Wednesday, August 11, 2010

The Dawn of Women's Rights?

By Cerise DeLand (Guest Blogger)

Will Dunwick should not find the wealthy widow Bergeron comely, especially because he is charged by his sovereign, King John, to take her to her bridegroom, a callow boy with a spine of mush. Yet, tempering John’s irrational urges is Will’s foremost goal.

I do hope you will come read about one of the motivations of the nobles in John’s realm to press for a bill of rights. Yes, the Magna Carta contains a section devoted entirely to the limitation of the king’s right to abuse widows.

Here is a nibble of my newest cherry, For Her Honour, out now at

“Listen to me, Blanche.” Will used her given name against protocol but he knew he had to nip her desire to be free and do so dramatically. She sucked in air at his familiarity as their gazes met and mingled. “John has problems with the Welsh. You know this so well. Your lands sit nearly on those borders. His alliance with the Prince of Wales is not so strong, despite the fact that Llewellyn is married to John’s daughter, Joan. John cannot look lightly on anyone in these climes who shows an independent streak.”

“I cannot pay his new tax from last year. It would empty my coffers!”

Will nodded, knowing this had been the burr that pricked John’s skin. “Your refusal to pay the assize on your beer was the impetus to this marriage. I see you have the means to entertain well. Know this though, if you had been more frugal and paid the tax, I would not be sitting here, dining and drinking, then carting you off to a wedding you do not want.”

She stiffened and tried to retreat.

He jerked her closer. The aroma of soap and some fragrant herb drifted to his nostrils. Had she bathed before she came to supper? Should he be so honoured? Should he be fool enough to care? Unbidden, his cock stirred to life. “You have not paid to your lord and master the tax that allows him to pay for border guards."

“They are too exorbitant!”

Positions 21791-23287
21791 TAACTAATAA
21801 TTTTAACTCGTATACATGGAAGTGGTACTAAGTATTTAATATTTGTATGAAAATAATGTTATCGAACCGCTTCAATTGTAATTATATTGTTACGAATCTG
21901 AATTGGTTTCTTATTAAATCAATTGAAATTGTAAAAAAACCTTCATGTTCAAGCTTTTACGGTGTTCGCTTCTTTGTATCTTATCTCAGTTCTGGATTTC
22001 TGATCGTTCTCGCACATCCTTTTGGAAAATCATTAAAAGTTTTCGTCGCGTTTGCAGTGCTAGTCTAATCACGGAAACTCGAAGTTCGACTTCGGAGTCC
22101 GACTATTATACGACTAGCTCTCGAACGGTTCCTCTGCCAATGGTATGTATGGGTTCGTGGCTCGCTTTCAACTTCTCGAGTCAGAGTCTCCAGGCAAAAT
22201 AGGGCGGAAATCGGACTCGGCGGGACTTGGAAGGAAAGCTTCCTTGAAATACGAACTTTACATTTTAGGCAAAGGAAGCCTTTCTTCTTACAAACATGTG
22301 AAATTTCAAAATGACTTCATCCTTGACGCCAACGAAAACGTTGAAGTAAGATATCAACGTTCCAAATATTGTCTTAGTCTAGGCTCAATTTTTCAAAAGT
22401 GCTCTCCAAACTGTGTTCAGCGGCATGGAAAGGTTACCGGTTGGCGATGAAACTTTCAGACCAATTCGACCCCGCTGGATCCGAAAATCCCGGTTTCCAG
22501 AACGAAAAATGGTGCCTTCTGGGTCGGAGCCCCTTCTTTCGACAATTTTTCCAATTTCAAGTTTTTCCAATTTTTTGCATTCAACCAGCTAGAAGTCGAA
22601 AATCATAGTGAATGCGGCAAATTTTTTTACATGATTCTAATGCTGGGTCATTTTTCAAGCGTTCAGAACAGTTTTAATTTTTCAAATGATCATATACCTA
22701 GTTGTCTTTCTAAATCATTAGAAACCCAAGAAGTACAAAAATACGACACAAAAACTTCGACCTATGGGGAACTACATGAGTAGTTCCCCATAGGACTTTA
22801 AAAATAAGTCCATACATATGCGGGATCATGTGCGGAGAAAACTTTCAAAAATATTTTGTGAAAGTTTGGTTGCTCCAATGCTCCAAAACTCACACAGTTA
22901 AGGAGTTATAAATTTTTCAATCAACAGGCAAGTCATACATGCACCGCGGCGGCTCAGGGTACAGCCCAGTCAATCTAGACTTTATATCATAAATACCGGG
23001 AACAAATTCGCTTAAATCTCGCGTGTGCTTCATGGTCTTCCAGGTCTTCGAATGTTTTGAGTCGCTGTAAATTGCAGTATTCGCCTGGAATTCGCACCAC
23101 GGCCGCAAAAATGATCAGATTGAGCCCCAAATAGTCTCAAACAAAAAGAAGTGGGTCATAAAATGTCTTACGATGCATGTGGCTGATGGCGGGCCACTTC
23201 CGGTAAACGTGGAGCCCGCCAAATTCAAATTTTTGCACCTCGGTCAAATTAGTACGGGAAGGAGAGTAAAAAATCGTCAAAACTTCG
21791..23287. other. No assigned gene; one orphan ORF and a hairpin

“High or nay, the price is not yours to determine,” he corrected her.

“Llewellyn’s men harry my serfs on the western borders, tax or not from John."

“You should have paid the tax. ‘Tis best, you see, when a ruler is high tempered, to pick your battles carefully. You had the money for the tax.”

“I did not! Not then! We had a flood and I had to pay for men from Berwick to help us rebuild a dam before the rains.”

This was the first time he had heard this. The explanation endeared him to her more—to no avail. “I wish you had sent us word of that. I might have been able to help. But now all you have is no stomach for a wedding that is the punishment for your failure to pay.”

She yanked away her arm. Tears glistened in her lashes.

Christ in a cesspool. “Do you not see the wisdom and the logic behind the marriage?” he seethed, marvelling that he refrained from shouting at her. “Hugh de Morency has men at arms. Men whom John will post here.”

“At my expense,” she bit off.

“Aye. For your protection!”

Fast as an arrow from a bow, she rose from her chair. Her chair clattered back and forth on its legs.

At their mistress’s show of ire, the assembly hushed and stared.

“Come with me,” Blanche ordered him. “We will talk in private.” She swished her skirts to one side and proceeded to the side of the hall and the stairs to the upper keep. His own rooms were in the opposite tower, so this invitation to her bower was intimate. Risqué. Appealing. He forced back raw desire

Then ground his teeth. And necessary.

Is this the start of womens’ rights? Of course!

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Lisabet Sarai said...

Hello, Cerise,

Thanks for being my guest today. Blanche sounds like the kind of heroine I love-- one who won't let herself be pushed around!

Congratulations on the release.


Mary Preston said...

I do love my history, especially when it is wrapped up so nicely.

Cerise DeLand said...

Lisabet, Thank you so much for having me today!
I find this period in English history terribly exciting. John's mother, Eleanor of Aquitaine was a strong woman herself. Yet, perhaps not quite as strong as her second husband, Henry II. That wily man conquered all, it seems, and yet did not pass on his extraordinary abilities (nor intelligence) to his sons, Richard and the youngest, John. Yes, there were 2 other sons and one daughter of Henry and Eleanor, but none equalled his power.
Hope you enjoy my version of John. And his portrayal here in FOR HER HONOUR!

Kayelle Allen said...

The fact that the hero is explaining all this to her is refreshing. He obviously believes she can understand -- not so common for a man in those days. Most believed women had no "head for business or taxes" and couldn't grasp what they discussed. So that's a refreshing change. The beginnings of the Magna Carta! Wonderful. That document was so radical that it changed the entire world. Kudos for writing about that time period. Sounds like a good read.

katsrus said...

Love your book cover. I really enjoyed your excerpt.
Sue B

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